The existence of actual, tangible material culture from antiquity says a lot more about the worlds in which cyberpunk stories and characters reside – as opposed to the evidently educated authors of those stories residing in the very real present. Across Effinger’s Marid Audran series, antiques from ancient Greece are kept within the houses of rich men amidst a “hodgepodge” of other cultural artifacts (e.g. When Gravity Fails, 1987: 80). Note that this is in keeping with the real-world claim upon antiquity by the rich and powerful – that antiques from the ancient world ‘belong’ to the rich, are representative of them. Not coincidentally then, later in the book the more rough-around-the-edges protagonist stays in the Hotel Marco Aurelio: “Named after some Roman son of a bitch”, he notes flippantly. See, again, that as much as these cultural artefacts are indicators of a higher class, the classical Roman past here means little to Marid Audran, his life, or his journey. He’s just “some Roman”.
That tone of disrespect levelled at the classical world isn’t entirely unfamiliar across the cyberpunk literary corpus. In the aforementioned Noir, a doctor offers to implant upon McNihil, the protagonist, an animated tattoo of “the empresses Messalina and Theodora getting it on in every orifice, full-motion rock ‘n’ roll with digitized close-ups” (1992: 234-5): this in reference to the wives of the Roman emperors Nero or Constantine, and Justinian. Not only do figures from the ancient past therefore possess some role in cyberpunk worlds, functioning as moving pictures overlaid upon human skin: the actual content of the animation calls back the words of our esteemed editor in the call for articles. The genre isn’t “afraid to say fuck you when it is appropriate.” Perhaps these empresses are chosen as a broader analogy with the rich and powerful. At the very least, the choice of Roman imperial wives suggests an at-once playful and degrading (cyberpunk is, unfortunately, no stranger to casual misogyny) adoption of wealthy and authoritative characters from an ancient past, cast into the depths of ridicule and exploitation.
The use of antiquity in cyberpunk is far from unsophisticated, nor is its implication always so fleeting or oblique as in many of these examples. It can of course be argued that the above instances are important nodes in a wider descriptive network that assists the reader in constructing a literary world. Nevertheless, it is with Neal Stephenson that the ancient world receives its fullest and most significant treatment in cyberpunk and post-cyberpunk works.
Stephenson is no stranger to the ancient world, nor does he hesitate to lend it primacy to the narrative. In Cryptonomicon (1999: 993-1004), analogies of the Olympian gods Zeus, Athena and Ares are used to interrogate one of the central subjects of the giant novel: the concept of representation. The precedents of classical mythology are therefore the path by which both characters and readers alike might comprehend a central theme of the book. Perhaps more extraordinarily, throughout Snow Crash, computer science is deliberately conflated with Sumerian culture and language so that the names of the Mesopotamian gods are recited at the novel’s dramatic climax. Here, an explicit connection to the past grants its characters the capacity to counteract the antagonist’s plans to control peoples’ minds. What’s more, those characters are explicitly down-and-out types. Relatively obscure ancient information (be honest with yourself, how much do you really know about the theological concepts of the Sumerians?) is here bestowed into the hands of dirty, filthy, unlawful hackers.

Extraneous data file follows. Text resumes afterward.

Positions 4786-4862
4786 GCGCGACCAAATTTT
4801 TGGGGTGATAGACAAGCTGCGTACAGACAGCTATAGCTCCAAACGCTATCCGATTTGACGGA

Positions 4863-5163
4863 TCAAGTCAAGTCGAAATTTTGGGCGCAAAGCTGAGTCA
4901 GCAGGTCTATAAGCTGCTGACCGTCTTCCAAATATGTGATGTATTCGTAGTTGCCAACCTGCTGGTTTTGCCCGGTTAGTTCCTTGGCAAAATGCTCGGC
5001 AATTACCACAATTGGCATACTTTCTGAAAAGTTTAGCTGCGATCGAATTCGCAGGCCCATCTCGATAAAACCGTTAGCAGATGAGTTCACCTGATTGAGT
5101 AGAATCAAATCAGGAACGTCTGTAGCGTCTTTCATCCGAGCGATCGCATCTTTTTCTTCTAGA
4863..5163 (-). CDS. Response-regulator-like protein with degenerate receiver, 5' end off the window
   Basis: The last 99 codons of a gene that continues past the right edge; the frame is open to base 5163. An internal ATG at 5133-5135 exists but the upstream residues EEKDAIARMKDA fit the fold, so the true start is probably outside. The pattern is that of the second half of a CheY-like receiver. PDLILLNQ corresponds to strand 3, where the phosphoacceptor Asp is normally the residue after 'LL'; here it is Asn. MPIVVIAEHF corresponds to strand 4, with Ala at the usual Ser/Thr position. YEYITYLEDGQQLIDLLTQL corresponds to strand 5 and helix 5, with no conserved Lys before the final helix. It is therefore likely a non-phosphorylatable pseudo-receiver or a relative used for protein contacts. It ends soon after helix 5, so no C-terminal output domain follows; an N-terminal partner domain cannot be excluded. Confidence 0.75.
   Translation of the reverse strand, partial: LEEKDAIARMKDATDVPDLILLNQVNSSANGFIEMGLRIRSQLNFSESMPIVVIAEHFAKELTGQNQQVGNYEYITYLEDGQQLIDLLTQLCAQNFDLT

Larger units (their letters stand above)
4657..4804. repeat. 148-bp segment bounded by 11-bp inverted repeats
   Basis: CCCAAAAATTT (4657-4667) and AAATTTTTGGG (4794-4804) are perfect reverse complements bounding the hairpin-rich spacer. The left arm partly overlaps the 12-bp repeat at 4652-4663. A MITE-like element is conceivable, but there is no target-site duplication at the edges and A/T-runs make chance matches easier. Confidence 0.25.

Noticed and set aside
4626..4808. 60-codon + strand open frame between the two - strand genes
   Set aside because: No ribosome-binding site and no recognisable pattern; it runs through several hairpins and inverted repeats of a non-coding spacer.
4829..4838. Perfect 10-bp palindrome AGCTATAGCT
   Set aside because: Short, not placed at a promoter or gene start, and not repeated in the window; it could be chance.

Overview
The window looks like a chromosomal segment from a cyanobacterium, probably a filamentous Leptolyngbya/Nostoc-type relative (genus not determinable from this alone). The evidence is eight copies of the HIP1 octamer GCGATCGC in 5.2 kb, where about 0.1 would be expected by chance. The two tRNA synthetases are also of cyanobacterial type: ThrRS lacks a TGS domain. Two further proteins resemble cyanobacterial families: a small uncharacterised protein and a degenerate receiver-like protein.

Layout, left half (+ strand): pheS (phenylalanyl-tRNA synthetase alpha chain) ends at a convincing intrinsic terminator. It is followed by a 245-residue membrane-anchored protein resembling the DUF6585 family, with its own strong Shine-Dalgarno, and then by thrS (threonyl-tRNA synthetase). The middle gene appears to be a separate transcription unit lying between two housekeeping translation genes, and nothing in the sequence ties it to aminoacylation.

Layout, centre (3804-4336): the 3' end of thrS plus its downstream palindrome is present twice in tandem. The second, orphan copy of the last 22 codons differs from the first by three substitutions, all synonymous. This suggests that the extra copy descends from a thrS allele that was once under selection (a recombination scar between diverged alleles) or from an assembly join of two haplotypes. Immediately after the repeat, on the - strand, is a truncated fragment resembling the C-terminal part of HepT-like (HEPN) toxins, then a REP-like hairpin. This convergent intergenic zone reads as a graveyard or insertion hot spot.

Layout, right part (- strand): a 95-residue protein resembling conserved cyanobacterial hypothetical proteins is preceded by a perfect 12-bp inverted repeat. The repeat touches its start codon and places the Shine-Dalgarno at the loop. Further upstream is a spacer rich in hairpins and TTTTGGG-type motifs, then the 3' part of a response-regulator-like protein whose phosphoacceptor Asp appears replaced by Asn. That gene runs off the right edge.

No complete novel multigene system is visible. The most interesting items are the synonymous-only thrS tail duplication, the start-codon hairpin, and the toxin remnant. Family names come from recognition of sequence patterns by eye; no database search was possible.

Such is the complicated and occasionally bizarre relationship between ancient past and imagined cyber-future. It remains a convenient corpus of references for a whole host of cyberpunk writers: they might use it to indicate very familiar class differences, just as they might adopt past figures to exaggerate the vice and licentiousness of their corrupt capitalist worlds. In some cases, authors lean on ancient precedents as a vehicle for understanding (for their readers) and a mode of progress (for their characters). Nonetheless, these instances are effectively all from the perspective of down-and-outs, or of hackers living outside the law, or of protagonists fighting against ‘the system’, and they are essentially all illustrated within the contexts of fictional environments where corporatism and ruling classes are never held in high esteem. Thanks to cyberpunk, we’ve gone from the study of ancient worlds as the preserve of the well-off and the educated to its implication into nasty, scruffy back-alleys and the degenerates that inhabit them. Thanks to cyberpunk, we’ve taken a brief tour from ‘high’ classics to ‘low’ cyberpunk. As we have seen, imaginative and intellectual appropriation of classics in cyberpunk is so often reconfigured to indicate and challenge class structures rather than to reinforce them: it grants Marid the power to accurately illustrate his surroundings; it allows inhabitants of the Noir world to challenge power structures (and, of course, engage in that age-old patriarchal pastime of objectifying women); it leads Hiro and YT towards saving the day. Arguably, the supplementing of these down-and-dirty worlds and their honourless characters with references to Greece, Rome and the Near East prove to us – here and now – that the past, ancient or otherwise, belongs to no single group of people. No matter how much money or power they’ve got.